(2) Trying to get to know people away from the cliques that formed in middle school is vigorous exercise. These people are attached like glue to their childhood ideas, and they refuse to let go of their prehistoric rituals. In my adolescent effort to gain acceptance, I undergo various physical transformations. Hence, the squeezing myself into the too-tight jeans.
(3) Even though I think I have finally found that circle of friends, I often come upon the discovery that I have a million other obstacles to hurdle. And in the case of humans, one mistake might become an everlasting wrinkle in our relationship.
Looking back, the search for my niche has not been that horrible. Even though I have not been able to find the precise clique in which to belong, I have met a variety of people. This diversity of personalities have helped broaden my horizons and experiences. Though I have found it difficult at times, the end result of a cultured and multifaceted background has been well worth the obstacles. After all, it’s the social bumps and bruises that create a distinct, mature character; social pressures have humanized me much the same way geological pressure turns coal into diamonds. So it’s not surprising that I have discovered that contact paper isn’t that bad—when used for the right purpose. In a recent meeting of the March of Dimes Chain Reaction Youth Council, we made grief boxes. Grief boxes are for mothers whose babies are stillborn or die during birth. The council makes the boxes and the hospital puts in the baby’s birth certificate, death certificate, and a baby blanket. We made the grief parcels by taking regular shoe boxes and covering the box and lid with pretty contact paper. Then we glued white flannel around the inside, and added lace around the top with a ribbon bow. Very touching and thoughtful. For once, I was not upset about all the tedious work created by the contact paper. I was really glad that I would be able to make a grieving mother’s day a little brighter. Maybe I don’t hate contact paper. Maybe I just thought I did.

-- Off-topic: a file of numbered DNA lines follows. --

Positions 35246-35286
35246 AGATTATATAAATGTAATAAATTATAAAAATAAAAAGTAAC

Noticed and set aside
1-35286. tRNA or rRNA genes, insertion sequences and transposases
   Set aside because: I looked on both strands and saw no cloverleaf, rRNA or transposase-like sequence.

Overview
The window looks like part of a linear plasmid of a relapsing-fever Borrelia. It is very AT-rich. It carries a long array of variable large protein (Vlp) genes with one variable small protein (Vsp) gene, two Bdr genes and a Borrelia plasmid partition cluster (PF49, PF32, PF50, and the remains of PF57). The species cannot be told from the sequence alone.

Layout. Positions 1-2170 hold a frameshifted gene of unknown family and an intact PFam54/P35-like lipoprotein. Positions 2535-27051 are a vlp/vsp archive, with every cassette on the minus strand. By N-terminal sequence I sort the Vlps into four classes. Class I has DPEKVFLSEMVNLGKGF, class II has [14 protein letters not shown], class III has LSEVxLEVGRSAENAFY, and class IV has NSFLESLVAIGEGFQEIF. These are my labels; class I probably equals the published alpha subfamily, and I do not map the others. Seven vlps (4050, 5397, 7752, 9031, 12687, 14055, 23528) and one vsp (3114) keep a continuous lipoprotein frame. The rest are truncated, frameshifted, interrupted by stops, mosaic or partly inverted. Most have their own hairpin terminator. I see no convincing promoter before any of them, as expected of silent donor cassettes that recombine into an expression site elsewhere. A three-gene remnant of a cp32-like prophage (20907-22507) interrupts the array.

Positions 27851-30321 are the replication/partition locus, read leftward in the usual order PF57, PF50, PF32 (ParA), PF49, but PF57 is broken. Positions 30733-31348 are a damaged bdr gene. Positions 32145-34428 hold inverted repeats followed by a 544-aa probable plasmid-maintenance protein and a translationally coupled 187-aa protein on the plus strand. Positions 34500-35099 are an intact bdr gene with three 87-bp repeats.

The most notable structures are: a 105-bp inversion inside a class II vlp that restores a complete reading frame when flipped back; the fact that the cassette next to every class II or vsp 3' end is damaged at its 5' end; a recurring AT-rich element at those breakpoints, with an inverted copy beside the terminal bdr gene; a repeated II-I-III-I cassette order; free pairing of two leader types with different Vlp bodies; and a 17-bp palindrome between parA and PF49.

This essay’s biggest problem is that most of it does not even concern a Social Issues topic. Though the thematic device the student has chosen (contact paper) shows some promise, she spends too much time discussing the banalities of papering shelves and does so in an overly negative tone (“All I need to know is, oh, basic calculus.”).
Starting with such an overtly negative statement (“I hate contact paper.”) is dangerous, because it can put off the reader. The applicant reinforces the negative interpretation by making the mistake of addressing the reader outright (“You know…”). Overly conversational language (“Of course,” “oh say”), included even within an explicit thesis (“What’s my point? Well, contact paper is similar to my way of relating to people (ah-hah!).”), is a detrimental element, particularly when followed by a demand (“Note the similarities:”). The student even resorts to clichéd language (“…broaden my horizons…”).
The extreme length of the conclusion makes it cumbersome to read. Though the end is not bad, it cannot make up for the damage that has been done earlier—especially since most admissions officers probably have not even read this far.